John Richardson's student thought he had 22 GCSEs. Instead he had a folder of 'elaborate forgeries'. I recently interviewed a new student. He had just arrived from another institution and wanted to be moved from the non-exam class into our GCSE group.
"Have you any qualifications?" I asked innocently.
"About 22," he replied.
"Twenty-two what?" "GCSEs."
"Twenty-two? In what subjects?" "Psychology and sociology mostly." He paused, registering my surprise. "I ve got all the certificates."
"Perhaps I'd better see them."
He produced his certificates later in the day, beautifully presented in a handsome padded folder. They were, in fact, not 22 GCSEs but a record of achievement in which every faltering step was carefully documented.
Each paper was printed and laminated and made to look like an examination certificate. Many of them stated that the task completed was at GCSE level, which accounts for my student's delusion of having 22 GCSEs.
He had none. He did not even have formal coursework, nor accurate grades nor anything of real substance towards one single GCSE. All he had was a collection of nicely-produced, worthless documents.
The institutions in this true story are prisons, in particular, prison education departments. The student is a convicted inmate of 22. But that perhaps only makes the tale the starker.
This smart, streetwise young man was very easily duped by a plastic folder and a sheaf of printed papers. If it wasn't so sad you could say a conman had been conned.
The case is an extreme one, but it illustrates a kind of culture of deceit which seems to be developing in education as a whole. Positive reinforcement is the order of the day - it is becoming bad practice to single out error, to be prescriptive, to advise negatively.
I have seen the same method in practice at the opposite end of the scale from prison education, among the young and privileged. My children began their education in a private British school abroad. There, every squiggle was loudly praised, certificates were awarded for doing nothing, and everyone got a rosette on sports day.
Of course such evidence is anecdotal, but the kind of development I am talking about can only be identified through observation and anecdote. It is a mood or an attitude.
Perhaps the cause of the development is as easy to pin down as the thing itself. It probably lies in the familiar wish to encourage self-esteem. Today, low self-esteem is blamed for everything from poor academic achievement to juvenile crime. On the other hand, high self-esteem is regarded as the creator of well-adjusted, well-integrated people.
There is a good deal of truth in this. The person who is full of self-contempt will neither get the best from him or herself nor contribute towards society. It is difficult to love your neighbour when you hate yourself.
There is also truth in the distinction which is frequently drawn between an intrinsic and an extrinsic self-esteem. You can either value yourself for yourself, or by measuring yourself against others. In other words, extrinsic self-esteem values those factors which provide what Hobbes called "eminence over other people - such things as brains, brawn, position, money."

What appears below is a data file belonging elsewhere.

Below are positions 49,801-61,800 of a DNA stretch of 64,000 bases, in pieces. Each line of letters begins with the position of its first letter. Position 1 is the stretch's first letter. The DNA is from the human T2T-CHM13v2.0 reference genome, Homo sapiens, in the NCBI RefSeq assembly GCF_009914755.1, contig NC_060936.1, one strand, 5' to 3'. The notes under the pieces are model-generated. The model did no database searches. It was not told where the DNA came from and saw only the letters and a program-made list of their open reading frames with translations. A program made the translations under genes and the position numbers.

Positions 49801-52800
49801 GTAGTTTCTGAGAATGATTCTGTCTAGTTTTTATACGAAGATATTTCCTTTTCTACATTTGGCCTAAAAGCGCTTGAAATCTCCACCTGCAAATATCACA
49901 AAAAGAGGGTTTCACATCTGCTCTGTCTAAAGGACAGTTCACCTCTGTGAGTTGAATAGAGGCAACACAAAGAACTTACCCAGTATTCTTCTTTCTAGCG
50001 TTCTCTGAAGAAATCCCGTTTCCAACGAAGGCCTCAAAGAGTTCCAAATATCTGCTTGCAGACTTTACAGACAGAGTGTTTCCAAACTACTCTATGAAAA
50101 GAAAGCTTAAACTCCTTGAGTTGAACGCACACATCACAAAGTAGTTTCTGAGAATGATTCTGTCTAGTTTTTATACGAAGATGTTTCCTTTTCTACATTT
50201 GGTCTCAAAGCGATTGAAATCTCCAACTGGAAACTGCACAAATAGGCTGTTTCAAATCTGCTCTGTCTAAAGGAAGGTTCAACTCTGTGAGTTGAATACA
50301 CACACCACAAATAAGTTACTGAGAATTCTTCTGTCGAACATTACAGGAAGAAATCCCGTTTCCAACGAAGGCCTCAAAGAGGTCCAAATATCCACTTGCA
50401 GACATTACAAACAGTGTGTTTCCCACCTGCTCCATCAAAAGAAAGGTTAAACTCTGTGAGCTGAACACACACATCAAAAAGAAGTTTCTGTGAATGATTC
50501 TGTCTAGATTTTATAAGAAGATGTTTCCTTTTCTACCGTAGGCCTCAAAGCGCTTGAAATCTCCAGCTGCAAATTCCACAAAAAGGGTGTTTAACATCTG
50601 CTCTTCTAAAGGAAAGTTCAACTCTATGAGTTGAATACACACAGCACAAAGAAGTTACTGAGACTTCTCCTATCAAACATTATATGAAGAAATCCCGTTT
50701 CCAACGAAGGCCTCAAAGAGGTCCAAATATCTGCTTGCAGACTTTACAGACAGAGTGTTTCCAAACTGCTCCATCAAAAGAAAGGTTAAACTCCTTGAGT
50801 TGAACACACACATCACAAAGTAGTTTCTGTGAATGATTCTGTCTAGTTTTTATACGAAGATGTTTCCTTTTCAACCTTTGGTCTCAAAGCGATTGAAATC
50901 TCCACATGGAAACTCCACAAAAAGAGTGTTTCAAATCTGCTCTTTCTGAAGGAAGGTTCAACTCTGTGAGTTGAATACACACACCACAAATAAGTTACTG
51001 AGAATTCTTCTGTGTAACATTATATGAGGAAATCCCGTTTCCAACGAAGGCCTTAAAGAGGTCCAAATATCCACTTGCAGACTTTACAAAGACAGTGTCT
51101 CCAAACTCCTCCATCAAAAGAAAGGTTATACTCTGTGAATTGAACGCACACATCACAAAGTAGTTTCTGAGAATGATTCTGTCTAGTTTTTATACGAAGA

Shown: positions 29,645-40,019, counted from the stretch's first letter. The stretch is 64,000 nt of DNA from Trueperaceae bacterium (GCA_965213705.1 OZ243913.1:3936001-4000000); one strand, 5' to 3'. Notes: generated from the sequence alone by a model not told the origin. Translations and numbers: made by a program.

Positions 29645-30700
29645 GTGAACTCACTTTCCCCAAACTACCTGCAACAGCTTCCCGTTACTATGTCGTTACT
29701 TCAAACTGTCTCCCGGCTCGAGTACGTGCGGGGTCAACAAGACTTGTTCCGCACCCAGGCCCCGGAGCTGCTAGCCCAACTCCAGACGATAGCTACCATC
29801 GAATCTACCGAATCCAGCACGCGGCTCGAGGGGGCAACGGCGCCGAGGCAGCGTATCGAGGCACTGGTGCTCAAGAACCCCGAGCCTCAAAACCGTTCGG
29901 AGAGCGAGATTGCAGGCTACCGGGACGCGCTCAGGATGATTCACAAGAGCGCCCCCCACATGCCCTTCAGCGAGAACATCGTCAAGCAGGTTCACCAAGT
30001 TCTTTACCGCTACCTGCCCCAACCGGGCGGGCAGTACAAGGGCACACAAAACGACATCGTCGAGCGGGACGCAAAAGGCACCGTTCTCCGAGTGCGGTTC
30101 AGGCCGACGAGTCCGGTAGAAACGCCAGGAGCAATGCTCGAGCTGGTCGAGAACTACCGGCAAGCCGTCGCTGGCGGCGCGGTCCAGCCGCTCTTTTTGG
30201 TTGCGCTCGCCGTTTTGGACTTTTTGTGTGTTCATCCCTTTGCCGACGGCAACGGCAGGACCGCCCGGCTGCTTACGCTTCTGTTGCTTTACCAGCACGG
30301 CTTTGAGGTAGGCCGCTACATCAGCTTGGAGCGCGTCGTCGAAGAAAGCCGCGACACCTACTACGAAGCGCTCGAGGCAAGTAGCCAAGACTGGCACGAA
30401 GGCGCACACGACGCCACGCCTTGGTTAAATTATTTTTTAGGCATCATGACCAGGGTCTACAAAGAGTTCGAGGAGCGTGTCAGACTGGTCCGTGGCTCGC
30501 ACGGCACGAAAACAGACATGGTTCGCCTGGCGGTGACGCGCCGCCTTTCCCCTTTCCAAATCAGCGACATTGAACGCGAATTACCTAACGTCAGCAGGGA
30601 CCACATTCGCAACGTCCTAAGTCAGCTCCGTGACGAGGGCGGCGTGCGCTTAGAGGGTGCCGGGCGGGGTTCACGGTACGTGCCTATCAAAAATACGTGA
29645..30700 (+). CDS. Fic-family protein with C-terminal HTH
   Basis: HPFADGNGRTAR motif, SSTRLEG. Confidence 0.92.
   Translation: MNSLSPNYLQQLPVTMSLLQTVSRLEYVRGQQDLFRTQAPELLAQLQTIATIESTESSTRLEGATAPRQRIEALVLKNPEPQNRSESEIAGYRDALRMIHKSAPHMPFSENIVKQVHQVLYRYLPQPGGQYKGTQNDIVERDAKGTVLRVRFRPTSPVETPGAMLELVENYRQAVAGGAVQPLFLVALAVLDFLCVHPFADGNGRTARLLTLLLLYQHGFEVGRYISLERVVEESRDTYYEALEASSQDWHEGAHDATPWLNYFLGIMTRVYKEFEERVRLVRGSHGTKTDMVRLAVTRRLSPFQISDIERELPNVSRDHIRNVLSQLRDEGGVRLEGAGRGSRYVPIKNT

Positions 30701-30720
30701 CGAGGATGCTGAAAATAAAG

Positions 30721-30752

Of the two, only intrinsic self-esteem is of any value. The person who preens himself upon, say, wealth or academic success must ultimately face defeat and humiliation before those wealthier or cleverer. A self-esteem based upon the self is safe from the danger.
Modern education has recognised this. It has tried to escape from extrinsic valuations by de-emphasising academic achievement. Instead, we look at "value-added", at achievement relative to the abilities of students or to the position from which they start. Thus, we reward not only those encapsulated in the vile phrase "brightest and best" but all who make progress.
The problem with this is that it remains a thoroughly extrinsic approach to self-esteem. "You are worth something because you have made so much progress, " we are saying. "And here's a nice certificate to prove it."
However much we wriggle, we are still measuring people in certificates, in papers which prove a kind of "eminence". And however glibly we talk, we cannot avoid the fact that in bare academic terms some certificates are worth more than others.
So, by using certificates to foster self-esteem, we commit ourselves to a crazy logic. My student with his record of achievement is the sum of his certificates, and I am the sum of my certificates. But my certificates are better than his, and therefore I am worth more than him.
The mistake is obvious. It will not do to assume that human worth is related to learning. St Peter will not ask us how much we have read, said Thomas a` Kempis, but what we have done.
Equally it will not do to deceive students about their progress. Lies originate in contempt. To allow someone with no GCSEs to believe he has 22 is to assume he is too weak to know the truth. Honesty, on the other hand, comes from respect.
My plea is simply that we give our students that respect, because only then can we help their self-esteem. The young man who wanted to change groups should be treated like a young man, whatever difficulties that involves. He should not be deceived and patronised and fobbed off with a folder of elaborate forgeries.
John Richardson works for Doncaster College as a programme co-ordinator in a local prison